The Blue Lake phenomenon in Imotski has caught the eyes of everyone in Croatia as it swapped its rather deep blue color for a lighter hue after abundant rain and a sudden flow of water from underground springs.
This phenomenon even attracted the attention of a team of experts at the initiative of the Public Institution for the Management of Protected Natural Values in the Split-Dalmatia County “Sea and Karst”, who have tried to scientifically prove the rapid change of the lake, as well as the causes and consequences of such changes, reports Slobodna Dalmacija on May 13, 2019.
“The Blue Lake seldom changes color and is mostly associated with a sudden rise in water levels. At the bottom of the Blue Lake, there are estavelles, cavities in the karst massif, which may have an abyss and springs depending on the surrounding groundwater level.
The rapid growth of water levels is the result of activated estavelles, and this is in the role of strong springs. The powerful flow of water through underground karst canals increases the dissolving of minerals that can be found in the predominantly widespread limestone rocks.
The first results of water analysis from the Blue Lake indicate an increase in calcium carbonate (CaCO3), which is derived from limestone. Calcium carbonate in rocks appears as mineral calcite which is white in color, and because of its increased water concentration, it changes the way water absorbs and reflects the light.
Thus, on this occasion, the lake water takes on an unusual turquoise color, and the Blue Lake, with its beauty and unparalleled tinge of blue has again captured the attention of Imotski citizens and their guests,” said Branimir Jukić, a senior expert from the “Sea and Karst” study, adding that the microbiological analysis of the algae excluded the flowering process as a cause of color change.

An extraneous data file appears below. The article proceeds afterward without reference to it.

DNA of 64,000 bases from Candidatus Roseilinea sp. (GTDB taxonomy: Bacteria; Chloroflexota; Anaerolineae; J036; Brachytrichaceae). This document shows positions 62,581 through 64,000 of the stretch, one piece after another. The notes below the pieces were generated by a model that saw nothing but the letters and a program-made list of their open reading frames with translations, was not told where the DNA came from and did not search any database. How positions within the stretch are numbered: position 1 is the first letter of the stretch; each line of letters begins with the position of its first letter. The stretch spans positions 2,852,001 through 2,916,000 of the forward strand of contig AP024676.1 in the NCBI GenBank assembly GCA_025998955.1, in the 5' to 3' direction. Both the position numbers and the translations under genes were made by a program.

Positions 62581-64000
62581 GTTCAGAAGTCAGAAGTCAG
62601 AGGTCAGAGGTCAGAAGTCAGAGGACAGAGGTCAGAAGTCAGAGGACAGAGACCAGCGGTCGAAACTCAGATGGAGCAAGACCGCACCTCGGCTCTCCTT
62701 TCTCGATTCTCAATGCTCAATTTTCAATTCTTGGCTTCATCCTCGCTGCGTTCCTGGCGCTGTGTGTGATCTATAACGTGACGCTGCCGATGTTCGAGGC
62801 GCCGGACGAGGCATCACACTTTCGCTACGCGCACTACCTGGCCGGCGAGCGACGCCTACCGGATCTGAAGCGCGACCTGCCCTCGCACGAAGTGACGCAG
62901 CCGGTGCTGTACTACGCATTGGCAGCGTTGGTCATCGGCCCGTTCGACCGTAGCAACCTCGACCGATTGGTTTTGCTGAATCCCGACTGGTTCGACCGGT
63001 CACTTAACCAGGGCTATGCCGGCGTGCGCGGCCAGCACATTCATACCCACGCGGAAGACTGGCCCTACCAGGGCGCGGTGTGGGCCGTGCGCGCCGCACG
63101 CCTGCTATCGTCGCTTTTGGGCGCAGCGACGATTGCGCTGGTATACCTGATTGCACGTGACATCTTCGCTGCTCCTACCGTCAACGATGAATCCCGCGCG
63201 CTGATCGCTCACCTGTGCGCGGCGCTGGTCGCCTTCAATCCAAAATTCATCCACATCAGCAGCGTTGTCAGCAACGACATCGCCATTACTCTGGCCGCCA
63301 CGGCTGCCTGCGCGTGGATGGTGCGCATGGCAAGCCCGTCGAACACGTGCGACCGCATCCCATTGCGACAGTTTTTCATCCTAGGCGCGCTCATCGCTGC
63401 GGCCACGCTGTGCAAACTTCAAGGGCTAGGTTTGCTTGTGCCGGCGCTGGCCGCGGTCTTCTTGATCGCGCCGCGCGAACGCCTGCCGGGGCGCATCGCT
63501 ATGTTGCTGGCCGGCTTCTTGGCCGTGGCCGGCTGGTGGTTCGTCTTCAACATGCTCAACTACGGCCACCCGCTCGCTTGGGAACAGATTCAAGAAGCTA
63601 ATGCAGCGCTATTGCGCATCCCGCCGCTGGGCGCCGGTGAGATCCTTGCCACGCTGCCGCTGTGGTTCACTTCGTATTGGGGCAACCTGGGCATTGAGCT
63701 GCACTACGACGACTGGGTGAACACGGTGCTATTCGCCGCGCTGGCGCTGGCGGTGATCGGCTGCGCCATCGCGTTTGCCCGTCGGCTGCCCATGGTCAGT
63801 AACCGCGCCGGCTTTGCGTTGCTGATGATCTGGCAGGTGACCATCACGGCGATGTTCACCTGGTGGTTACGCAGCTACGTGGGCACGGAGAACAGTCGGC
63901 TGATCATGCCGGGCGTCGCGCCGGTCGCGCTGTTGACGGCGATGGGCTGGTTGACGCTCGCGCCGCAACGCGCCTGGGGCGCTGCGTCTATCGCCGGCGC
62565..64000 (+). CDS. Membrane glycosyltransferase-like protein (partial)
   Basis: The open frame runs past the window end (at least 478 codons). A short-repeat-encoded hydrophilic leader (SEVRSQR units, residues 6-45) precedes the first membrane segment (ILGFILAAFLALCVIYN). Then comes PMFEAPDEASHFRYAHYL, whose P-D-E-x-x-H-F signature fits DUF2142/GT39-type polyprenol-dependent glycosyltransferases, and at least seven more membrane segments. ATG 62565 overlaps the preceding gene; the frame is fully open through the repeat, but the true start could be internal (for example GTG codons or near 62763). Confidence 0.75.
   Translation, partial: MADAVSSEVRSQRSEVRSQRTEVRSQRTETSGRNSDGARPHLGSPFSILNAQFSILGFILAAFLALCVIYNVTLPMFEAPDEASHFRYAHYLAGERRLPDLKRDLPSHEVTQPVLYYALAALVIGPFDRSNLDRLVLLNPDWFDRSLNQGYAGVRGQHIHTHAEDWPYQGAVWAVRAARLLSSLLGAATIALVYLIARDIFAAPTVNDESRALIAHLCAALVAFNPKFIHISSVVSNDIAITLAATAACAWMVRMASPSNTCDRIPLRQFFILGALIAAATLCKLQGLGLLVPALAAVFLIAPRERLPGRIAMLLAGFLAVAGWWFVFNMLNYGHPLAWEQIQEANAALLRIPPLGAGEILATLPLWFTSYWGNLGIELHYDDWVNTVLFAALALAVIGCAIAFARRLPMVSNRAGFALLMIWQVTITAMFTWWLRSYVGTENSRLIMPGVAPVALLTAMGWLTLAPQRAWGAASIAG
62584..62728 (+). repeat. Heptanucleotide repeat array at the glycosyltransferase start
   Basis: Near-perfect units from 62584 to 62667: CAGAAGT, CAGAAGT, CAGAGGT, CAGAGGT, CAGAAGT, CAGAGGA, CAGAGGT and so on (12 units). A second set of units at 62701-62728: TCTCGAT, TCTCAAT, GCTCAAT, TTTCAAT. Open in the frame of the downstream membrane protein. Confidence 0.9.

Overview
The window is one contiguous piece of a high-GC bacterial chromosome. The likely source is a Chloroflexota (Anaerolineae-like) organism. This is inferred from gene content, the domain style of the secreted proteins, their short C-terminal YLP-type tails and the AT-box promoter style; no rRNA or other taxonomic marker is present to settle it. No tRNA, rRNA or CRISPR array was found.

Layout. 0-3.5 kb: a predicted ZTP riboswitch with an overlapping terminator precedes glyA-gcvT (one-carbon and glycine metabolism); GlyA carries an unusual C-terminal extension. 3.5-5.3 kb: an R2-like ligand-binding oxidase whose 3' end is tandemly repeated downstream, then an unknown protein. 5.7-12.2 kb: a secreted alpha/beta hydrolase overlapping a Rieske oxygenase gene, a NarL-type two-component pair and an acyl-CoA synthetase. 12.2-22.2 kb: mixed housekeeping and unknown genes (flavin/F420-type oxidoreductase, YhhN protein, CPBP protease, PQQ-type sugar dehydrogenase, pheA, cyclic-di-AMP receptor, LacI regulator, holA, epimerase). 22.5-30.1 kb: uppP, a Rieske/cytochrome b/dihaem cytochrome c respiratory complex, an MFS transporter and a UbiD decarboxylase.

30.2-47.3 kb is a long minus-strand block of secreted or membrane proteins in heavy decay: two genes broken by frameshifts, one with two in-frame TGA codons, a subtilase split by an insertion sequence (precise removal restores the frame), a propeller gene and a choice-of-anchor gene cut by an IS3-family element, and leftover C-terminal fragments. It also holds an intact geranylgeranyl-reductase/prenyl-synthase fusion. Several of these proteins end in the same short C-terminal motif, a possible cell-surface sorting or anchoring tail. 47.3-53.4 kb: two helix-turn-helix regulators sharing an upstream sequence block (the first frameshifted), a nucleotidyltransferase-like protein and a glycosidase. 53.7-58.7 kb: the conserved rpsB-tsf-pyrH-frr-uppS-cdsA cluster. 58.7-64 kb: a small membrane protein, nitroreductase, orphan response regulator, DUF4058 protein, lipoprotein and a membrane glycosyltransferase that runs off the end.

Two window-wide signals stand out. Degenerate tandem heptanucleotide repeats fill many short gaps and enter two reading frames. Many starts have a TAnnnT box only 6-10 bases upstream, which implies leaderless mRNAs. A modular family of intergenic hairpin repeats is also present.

The bright turquoise color of the lake has attracted many visitors, and it may not be going anywhere soon thanks to increased groundwater flow and rising water levels in the lake.
The current depth of the lake is 36 meters, and this aesthetic anomaly has not affected the quality and purity of lake water.
The team of experts who investigated this phenomenon includes Dr. Sc. Ivo Andrić from the Faculty of Civil Engineering, Architecture and Geodesy in Split, prof. Dr. Sc. Nenad Buzjak and Ph.D. Marija Gligora Udovič from the Zagreb Faculty of Natural Sciences and Mathematics, Ph.D. Ana Kovačić from the Institute of Public Health SDŽ, and dr. Sc. Milan Čanković from the Institute for Marine and Environmental Research at the Ruđer Bošković Institute, along with “Sea and Karst.”
HPD “Imotski” also regularly visited the Blue Lake, took water samples and submitted them for analysis in laboratories in Split and Zagreb. The lake water analysis continues to be carried out at the PMF in Zagreb and the Ruđer Bošković Institute.
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